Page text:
John Paul Grima is a senior policy analyst in the Office of International Affairs of Tsinghua University since 2016. Originating from Melbourne, Australia, he is passionate about contributing to greater levels of global cooperation and understanding through academic exchanges.
Having lived and worked across various regions of China, John Paul appreciates the strong sense of community and opportunities for social connectivity and inclusiveness in Chinese society.
Assisting community efforts to protect trees from snowstorms.
As the Communist Party of China (CPC) celebrates its 100th anniversary, John Paul shares his experience of living and working in China and his thoughts on China’s development:
My first visit to China was in 2007; I was on a short-term study program facilitated by the China University of Political Science and Law. That was a wonderful opportunity to experience China’s rapid development and urbanization. I recall studying with incredibly aspirational local students who were so internationally-minded and ambitious in their academic and professional pursuits.
I also recall amazing scenes of major construction projects: the CCTV tower in Beijing; the Hangzhou Bay Bridge connecting Jiaxing and Ningbo; rural infrastructure; and venues for the 2008 Olympic games, to name a few. As I have spent more time experiencing and understanding the process of development here, my appreciation for China’s global connectivity and social inclusiveness has only become stronger. I am thrilled to be working at Tsinghua, to support efforts towards greater levels of global collaboration and academic exchange, and to convey to the world Tsinghua’s own development story, as well.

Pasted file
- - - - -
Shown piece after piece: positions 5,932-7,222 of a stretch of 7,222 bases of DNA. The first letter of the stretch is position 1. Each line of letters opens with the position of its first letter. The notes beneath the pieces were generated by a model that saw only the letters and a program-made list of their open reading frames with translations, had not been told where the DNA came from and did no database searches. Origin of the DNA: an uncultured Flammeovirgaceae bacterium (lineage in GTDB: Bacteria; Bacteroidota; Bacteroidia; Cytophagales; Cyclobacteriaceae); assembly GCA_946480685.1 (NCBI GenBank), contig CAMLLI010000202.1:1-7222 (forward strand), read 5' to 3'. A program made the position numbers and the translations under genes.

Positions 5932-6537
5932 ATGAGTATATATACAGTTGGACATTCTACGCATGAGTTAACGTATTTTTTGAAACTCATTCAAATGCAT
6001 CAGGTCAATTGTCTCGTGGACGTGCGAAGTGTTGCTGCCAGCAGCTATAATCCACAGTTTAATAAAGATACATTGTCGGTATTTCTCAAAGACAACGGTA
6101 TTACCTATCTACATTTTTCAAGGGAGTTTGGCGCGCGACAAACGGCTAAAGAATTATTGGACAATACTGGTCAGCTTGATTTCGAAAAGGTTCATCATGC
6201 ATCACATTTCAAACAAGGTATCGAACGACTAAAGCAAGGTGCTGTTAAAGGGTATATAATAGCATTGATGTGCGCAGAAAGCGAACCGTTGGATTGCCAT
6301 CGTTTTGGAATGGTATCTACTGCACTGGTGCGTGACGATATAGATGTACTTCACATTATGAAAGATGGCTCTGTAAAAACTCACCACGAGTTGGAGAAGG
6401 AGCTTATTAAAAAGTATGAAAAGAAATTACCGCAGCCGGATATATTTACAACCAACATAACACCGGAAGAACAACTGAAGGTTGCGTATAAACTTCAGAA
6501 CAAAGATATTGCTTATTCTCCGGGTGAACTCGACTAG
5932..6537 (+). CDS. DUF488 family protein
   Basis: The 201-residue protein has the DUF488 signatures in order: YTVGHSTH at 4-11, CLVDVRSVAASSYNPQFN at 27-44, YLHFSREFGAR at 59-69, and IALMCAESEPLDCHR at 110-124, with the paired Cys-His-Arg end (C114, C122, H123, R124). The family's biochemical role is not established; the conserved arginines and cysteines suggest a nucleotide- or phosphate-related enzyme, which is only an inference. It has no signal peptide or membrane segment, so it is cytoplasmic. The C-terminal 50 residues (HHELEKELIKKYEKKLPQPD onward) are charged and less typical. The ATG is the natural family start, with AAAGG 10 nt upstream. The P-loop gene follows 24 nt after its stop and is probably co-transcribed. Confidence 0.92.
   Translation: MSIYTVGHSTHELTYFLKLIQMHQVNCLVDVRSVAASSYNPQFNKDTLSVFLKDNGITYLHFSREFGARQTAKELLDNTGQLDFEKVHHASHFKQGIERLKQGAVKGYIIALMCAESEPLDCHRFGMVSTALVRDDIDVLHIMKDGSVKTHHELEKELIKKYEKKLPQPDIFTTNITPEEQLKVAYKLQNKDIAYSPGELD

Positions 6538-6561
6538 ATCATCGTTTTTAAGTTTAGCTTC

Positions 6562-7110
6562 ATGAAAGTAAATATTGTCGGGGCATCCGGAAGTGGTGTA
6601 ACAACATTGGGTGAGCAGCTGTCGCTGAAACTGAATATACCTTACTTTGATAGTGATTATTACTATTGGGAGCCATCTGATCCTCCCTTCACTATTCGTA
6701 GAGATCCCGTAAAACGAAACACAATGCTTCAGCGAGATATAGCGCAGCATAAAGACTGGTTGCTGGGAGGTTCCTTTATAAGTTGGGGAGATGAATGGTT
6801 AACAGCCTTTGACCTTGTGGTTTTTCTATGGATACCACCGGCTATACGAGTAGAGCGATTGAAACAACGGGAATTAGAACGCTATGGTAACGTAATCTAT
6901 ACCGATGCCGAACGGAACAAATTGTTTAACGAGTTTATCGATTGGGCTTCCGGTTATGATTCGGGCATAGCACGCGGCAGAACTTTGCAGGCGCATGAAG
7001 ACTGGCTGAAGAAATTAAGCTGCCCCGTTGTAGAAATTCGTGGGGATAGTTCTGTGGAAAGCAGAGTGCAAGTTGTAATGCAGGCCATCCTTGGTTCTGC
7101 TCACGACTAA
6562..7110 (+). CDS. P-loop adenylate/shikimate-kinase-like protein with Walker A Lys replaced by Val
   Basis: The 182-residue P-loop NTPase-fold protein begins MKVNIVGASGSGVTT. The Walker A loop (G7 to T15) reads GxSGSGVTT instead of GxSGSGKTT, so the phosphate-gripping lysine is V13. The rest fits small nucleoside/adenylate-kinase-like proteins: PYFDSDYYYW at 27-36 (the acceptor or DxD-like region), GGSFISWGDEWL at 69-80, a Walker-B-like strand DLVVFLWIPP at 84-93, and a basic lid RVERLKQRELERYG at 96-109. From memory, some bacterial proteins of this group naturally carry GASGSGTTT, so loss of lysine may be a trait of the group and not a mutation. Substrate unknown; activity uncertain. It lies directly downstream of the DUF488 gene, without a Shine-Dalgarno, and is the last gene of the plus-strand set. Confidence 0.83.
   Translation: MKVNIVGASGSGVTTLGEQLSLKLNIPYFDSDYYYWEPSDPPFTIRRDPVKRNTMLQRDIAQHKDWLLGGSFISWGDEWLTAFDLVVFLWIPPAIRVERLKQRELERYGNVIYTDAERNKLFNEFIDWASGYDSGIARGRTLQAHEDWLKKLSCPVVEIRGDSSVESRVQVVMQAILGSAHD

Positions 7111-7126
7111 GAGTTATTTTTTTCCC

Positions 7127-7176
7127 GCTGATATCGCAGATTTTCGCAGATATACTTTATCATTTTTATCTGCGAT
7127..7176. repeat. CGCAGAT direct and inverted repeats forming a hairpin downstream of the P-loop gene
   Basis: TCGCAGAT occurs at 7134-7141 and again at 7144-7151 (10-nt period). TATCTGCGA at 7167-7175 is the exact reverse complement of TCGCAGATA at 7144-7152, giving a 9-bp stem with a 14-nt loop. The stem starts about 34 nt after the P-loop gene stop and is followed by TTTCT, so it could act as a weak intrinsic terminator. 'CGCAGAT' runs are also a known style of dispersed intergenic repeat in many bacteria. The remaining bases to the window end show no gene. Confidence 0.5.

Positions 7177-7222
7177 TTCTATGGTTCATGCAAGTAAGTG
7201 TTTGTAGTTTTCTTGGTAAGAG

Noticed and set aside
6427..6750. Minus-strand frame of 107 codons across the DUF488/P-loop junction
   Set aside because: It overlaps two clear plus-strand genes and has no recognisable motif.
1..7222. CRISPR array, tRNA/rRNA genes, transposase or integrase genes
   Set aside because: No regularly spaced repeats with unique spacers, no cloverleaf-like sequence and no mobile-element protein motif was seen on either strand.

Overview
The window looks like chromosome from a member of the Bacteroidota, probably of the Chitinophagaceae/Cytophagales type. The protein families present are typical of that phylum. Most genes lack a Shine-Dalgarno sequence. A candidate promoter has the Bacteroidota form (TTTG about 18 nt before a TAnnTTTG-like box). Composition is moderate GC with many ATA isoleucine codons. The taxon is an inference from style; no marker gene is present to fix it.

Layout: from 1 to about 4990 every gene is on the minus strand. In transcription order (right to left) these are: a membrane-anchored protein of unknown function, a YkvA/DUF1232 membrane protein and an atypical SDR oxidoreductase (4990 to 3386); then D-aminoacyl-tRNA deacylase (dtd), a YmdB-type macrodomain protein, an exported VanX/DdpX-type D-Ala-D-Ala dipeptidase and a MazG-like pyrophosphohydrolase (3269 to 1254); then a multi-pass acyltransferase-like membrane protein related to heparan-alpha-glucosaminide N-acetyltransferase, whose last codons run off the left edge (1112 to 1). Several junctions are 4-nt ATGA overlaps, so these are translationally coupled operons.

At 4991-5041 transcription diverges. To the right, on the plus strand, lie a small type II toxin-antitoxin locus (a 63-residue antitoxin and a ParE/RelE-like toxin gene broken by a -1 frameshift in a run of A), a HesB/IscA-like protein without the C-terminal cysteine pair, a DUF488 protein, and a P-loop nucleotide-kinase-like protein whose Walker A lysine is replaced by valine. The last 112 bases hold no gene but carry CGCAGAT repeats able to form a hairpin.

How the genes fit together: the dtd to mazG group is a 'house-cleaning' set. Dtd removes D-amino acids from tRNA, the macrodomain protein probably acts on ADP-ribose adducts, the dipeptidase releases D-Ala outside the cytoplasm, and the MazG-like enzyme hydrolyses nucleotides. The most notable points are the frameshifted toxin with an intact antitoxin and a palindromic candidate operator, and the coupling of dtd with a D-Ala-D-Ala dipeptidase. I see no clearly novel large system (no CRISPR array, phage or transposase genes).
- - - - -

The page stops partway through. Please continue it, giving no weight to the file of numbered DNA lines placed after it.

China has a long-term approach to its development, and this is reflected by the scale of national and international development and infrastructure projects. It is also reflected in the level of confidence Chinese people have about the future. China has experienced a long-term period of stability and economic prosperity, led by the CPC. Some key achievements include poverty alleviation, improvements in environmental protection, educational outcomes, and greater connectivity between people.
Greater physical and digital connectivity has bridged the urban and rural divide and facilitates greater access to services and participation in the global economy. Mountainous and rural regions are now connected by high-speed rail and expressways. I have witnessed how remote areas benefit from greater access to health services, for example, and the intangible social and cultural benefits of connectivity with the surrounding region and the world.
China’s development story, in particular, its success in poverty alleviation, global connectivity and social inclusiveness is one that resonates with the world.
Editors： Li Han, Guo Lili, Sangeet